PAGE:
CRISPR-Cas9 screening identified RIOK2 as a potential novel dependency target in AML.
Loss of RIOK2 catalytic activity led to stalled protein synthesis, ribosome degradation, and cell death.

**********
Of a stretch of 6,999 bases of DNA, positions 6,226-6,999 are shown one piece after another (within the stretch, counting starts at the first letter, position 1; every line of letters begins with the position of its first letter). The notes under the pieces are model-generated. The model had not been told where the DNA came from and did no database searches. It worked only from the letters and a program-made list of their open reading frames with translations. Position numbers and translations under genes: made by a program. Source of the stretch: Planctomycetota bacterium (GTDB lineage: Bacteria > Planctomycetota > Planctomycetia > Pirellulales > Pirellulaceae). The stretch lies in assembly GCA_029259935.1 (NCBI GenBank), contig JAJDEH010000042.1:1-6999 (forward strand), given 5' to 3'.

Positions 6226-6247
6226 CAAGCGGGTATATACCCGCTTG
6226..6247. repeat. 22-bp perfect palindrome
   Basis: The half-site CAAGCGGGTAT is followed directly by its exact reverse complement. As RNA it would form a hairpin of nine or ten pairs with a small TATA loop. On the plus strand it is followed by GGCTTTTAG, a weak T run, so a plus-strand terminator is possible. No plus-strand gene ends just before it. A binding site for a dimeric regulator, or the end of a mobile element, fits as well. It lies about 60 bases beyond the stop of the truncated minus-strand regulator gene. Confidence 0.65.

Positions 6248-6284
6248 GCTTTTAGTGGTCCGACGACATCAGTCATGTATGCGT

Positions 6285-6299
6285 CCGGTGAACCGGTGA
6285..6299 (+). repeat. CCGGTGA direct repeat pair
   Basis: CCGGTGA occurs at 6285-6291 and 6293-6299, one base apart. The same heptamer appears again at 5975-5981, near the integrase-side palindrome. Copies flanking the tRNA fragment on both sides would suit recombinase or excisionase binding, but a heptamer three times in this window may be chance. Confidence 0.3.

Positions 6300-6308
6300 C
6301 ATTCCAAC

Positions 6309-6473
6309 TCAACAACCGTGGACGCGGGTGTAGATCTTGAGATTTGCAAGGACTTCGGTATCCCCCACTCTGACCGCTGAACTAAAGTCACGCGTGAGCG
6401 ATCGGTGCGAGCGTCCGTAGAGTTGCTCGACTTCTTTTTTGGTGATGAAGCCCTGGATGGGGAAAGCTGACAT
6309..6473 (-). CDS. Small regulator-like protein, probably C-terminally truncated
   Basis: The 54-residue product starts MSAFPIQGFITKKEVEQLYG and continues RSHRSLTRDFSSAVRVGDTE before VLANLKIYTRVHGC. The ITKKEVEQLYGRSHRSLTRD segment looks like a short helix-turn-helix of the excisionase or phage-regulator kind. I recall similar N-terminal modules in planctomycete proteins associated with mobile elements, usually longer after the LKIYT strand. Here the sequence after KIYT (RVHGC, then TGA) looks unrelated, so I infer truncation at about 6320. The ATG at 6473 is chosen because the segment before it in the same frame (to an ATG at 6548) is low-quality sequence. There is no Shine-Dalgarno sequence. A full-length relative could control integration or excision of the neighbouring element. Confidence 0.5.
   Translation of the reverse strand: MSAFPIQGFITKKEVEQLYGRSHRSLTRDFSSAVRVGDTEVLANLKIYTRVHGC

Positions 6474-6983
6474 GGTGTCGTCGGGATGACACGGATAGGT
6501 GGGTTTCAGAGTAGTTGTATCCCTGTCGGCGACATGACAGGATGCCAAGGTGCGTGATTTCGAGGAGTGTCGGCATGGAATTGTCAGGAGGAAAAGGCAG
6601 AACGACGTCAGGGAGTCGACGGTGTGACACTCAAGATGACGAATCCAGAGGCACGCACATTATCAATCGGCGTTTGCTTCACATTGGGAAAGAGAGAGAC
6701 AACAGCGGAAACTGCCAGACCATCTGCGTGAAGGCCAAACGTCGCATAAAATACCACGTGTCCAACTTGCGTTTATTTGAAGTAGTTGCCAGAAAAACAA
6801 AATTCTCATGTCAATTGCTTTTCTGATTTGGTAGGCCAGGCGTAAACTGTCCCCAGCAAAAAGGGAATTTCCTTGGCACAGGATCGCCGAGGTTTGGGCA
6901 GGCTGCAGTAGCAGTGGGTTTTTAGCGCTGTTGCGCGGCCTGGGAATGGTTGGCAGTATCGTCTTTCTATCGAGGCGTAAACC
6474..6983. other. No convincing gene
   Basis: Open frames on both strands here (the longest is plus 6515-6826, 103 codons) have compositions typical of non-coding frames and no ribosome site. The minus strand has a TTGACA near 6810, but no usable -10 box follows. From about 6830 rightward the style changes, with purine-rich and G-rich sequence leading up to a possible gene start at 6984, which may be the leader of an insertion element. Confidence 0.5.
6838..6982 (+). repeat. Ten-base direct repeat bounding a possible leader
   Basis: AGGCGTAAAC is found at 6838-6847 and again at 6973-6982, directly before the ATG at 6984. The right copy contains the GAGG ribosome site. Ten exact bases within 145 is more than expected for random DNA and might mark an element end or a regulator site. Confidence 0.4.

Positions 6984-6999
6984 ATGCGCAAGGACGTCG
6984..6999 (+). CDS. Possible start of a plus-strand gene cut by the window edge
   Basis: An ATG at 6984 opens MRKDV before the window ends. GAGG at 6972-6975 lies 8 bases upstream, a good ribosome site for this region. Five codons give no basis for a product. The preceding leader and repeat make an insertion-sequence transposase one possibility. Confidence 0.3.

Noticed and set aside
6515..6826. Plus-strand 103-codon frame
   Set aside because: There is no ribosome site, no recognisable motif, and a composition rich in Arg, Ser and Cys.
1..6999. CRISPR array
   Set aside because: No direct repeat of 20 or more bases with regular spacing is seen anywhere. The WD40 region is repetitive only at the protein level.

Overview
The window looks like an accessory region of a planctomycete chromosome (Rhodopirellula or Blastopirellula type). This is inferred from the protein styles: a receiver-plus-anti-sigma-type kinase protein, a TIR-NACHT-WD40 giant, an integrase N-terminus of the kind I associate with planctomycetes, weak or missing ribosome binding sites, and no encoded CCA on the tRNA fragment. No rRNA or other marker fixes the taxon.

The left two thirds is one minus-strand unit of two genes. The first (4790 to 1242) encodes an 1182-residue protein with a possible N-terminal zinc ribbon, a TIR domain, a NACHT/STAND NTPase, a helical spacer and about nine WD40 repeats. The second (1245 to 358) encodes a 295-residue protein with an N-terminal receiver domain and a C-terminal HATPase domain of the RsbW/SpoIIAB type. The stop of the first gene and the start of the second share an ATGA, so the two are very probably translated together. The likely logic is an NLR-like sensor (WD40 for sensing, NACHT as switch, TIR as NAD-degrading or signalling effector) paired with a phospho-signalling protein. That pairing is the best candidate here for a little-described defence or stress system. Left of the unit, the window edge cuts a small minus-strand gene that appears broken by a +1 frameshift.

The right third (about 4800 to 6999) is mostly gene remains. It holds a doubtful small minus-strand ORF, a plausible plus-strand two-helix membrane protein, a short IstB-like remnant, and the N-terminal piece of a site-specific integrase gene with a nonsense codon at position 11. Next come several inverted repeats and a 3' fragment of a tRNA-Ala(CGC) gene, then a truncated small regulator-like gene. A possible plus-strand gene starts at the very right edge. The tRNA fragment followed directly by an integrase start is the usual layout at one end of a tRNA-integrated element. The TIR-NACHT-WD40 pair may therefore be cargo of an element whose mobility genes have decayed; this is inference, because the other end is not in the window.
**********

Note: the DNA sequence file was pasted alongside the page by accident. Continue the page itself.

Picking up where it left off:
Novel therapies for the treatment of acute myeloid leukemia (AML) are urgently needed, because current treatments do not cure most patients with AML. We report a domain-focused, kinome-wide CRISPR-Cas9 screening that identified protein kinase targets for the treatment of AML, which led to the identification of Rio-kinase 2 (RIOK2) as a potential novel target. Loss of RIOK2 led to a decrease in protein synthesis and to ribosomal instability followed by apoptosis in leukemic cells, but not in fibroblasts. Moreover, the ATPase function of RIOK2 was necessary for cell survival. When a small-molecule inhibitor was used, pharmacological inhibition of RIOK2 similarly led to loss of protein synthesis and apoptosis and affected leukemic cell growth in vivo. Our results provide proof of concept for targeting RIOK2 as a potential treatment of patients with AML.